- Build up skills. First try having them keep their feel flat on the ground while they walk the bike. This way, they get to experience the sensation of leaning without falling. As an aside, make sure the bike fits properly; your child should be able to stand flat-footed over the top bar of the bike. If in doubt, a smaller bike is better than a larger bike. (As another aside, if you want to see truly AMAZING kids bikes, check THESE out! If I could back in time, I’d get one of them.)
- Assure them that their feet will keep them from falling as they walk the bike forward and experience the sensation of leaning without falling.
- Eventually, they learn to trust their body. It’s at this point when lessons become fun. Students are now motivated and excited to learn!
Secret 3: Be calm, present and patient
- This is more about you than your Child, but trust us, it helps.
- The goal is to decrease anxiety and fear, while boosting confidence. Your calm and patient presence helps them maintain the desire to continue working while they experience setbacks and unfamiliar sensations.
- Our demeanor, particular when children are learning a challenging new activity, very much affects children’s responses to learning something new.
Biking Fun At Home
It is never too early to start working on skills to help our kids learn to ride a bike.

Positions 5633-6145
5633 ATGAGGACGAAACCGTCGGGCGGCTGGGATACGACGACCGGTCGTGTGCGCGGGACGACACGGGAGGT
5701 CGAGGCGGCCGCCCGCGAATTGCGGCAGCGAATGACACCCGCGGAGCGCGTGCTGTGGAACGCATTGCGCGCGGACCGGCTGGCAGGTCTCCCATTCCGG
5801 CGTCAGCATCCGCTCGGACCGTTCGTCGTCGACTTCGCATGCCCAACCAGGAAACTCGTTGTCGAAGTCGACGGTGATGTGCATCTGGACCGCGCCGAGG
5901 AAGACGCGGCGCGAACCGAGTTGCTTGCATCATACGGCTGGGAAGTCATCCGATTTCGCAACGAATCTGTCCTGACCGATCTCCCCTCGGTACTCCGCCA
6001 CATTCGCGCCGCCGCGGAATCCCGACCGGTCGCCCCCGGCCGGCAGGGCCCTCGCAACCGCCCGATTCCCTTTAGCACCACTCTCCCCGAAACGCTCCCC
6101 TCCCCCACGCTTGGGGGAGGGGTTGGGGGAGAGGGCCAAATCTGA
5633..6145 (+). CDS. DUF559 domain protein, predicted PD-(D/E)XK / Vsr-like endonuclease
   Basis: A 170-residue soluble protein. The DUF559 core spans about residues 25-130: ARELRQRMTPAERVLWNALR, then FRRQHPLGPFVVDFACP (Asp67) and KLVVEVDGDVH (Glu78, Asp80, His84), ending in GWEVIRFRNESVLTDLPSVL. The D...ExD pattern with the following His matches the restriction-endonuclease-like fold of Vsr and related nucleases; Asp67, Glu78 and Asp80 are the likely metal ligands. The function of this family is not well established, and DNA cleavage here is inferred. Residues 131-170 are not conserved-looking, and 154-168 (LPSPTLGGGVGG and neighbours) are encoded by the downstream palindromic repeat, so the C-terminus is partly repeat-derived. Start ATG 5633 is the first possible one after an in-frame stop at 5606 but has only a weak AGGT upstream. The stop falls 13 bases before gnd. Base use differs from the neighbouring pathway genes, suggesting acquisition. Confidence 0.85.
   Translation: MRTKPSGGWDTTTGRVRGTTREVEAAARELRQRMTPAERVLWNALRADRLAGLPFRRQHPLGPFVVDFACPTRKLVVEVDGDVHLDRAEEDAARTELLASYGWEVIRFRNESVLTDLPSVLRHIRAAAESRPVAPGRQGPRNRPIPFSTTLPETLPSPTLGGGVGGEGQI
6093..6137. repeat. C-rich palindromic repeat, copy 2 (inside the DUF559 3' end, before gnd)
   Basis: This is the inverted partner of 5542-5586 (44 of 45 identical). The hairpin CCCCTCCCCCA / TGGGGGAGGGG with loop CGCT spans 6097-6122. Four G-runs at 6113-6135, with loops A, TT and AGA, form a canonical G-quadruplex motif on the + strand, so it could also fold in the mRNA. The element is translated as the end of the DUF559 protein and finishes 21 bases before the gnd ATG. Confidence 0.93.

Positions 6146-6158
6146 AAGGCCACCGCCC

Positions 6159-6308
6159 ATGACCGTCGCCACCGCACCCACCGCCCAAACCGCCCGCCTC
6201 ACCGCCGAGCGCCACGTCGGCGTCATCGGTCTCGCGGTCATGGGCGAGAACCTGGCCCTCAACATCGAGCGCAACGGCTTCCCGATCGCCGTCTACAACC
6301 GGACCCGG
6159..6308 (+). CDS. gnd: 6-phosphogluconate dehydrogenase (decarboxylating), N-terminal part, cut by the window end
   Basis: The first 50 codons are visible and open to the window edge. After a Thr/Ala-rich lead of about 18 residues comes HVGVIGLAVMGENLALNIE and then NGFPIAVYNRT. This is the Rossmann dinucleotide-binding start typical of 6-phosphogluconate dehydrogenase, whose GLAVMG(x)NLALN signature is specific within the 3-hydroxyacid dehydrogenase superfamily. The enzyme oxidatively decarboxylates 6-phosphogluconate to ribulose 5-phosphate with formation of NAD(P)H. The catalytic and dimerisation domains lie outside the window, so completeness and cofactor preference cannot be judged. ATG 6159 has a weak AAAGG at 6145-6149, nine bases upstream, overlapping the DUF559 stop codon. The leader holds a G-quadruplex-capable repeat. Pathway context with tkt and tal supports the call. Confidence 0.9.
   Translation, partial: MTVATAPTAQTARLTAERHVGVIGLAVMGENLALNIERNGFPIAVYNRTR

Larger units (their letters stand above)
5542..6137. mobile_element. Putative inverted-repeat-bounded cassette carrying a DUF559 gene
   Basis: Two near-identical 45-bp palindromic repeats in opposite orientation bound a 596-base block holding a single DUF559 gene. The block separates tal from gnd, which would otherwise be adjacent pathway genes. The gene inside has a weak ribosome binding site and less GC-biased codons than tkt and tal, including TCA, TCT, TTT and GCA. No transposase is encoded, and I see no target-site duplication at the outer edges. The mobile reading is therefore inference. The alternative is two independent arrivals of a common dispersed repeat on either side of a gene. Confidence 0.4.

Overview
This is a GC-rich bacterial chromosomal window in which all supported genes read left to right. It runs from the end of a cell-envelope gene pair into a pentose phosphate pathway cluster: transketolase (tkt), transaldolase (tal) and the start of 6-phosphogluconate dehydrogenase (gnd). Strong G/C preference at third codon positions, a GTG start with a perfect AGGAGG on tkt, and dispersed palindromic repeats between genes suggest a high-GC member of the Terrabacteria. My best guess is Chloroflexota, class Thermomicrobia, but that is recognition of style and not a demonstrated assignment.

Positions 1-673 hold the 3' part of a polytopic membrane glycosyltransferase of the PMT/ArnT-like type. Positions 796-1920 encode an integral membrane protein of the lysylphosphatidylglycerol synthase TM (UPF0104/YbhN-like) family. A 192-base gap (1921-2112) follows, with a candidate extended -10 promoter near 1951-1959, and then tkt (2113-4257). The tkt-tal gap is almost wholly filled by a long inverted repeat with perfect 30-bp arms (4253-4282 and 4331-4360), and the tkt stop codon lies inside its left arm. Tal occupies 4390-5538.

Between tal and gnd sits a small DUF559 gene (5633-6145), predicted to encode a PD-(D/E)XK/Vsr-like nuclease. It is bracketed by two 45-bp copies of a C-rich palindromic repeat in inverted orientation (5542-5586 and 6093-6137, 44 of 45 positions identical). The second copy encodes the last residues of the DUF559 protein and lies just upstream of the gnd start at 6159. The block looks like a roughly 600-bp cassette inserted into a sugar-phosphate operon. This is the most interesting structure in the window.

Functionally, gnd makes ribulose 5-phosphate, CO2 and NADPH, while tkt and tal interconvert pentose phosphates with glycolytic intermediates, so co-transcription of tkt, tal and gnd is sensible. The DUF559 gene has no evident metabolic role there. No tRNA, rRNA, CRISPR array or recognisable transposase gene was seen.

Here are some activities to work on balance and coordination for our early bikers. These skills will help work on balance, which is certainly one of the most important steps to becoming an independent rider. Here are some biking activities seen at bike camp that you can do at home once your child is ready for the bike.
Off the Bike Activities
Try these to “warm up” our balance before getting on the bike
- Jumping on each foot 10x with arms out to side
- Walk across a line pretending you’re on a tight rope with arms out to side
While on bike, have children go around looking for nature items outside to work on all aspects of biking such as coordination, balance, motor planning and strength. (The child can be scooting, gliding or pedaling)
Red Light, Green Light
Red Light = STOP, Green Light = GO & Yellow Light = SLOW DOWN.
How To Play: Start with everyone along the starting line, When you say ‘Green Light’ everyone will move towards the finish line, When you say ‘Red Light’ everyone must immediately stop. If players are still moving when you call ‘Red Light’, they must go back to the starting line.
BONUS TIP: To get your child more involved, have them come up with a color and a rule/ movement for that corresponding color to add into the game.
Want more? Try Bike Camp/Lessons with us!
Do your kids want to learn how to ride a bike? We can help! Sasco River bike camp can help your children gain the confidence and skills needed in order to get pedaling! At the end of bike camp, your child will walk away with not only confidence and a fun experience, but also a biking “license” to remember their hard work and dedication. Find out more HERE, or email us: email@example.com.
Though Mark Maidique is listed as the Author, this post was written by a team of Mark Maidique, Teresa Salzillo, and Deanna Lindberg.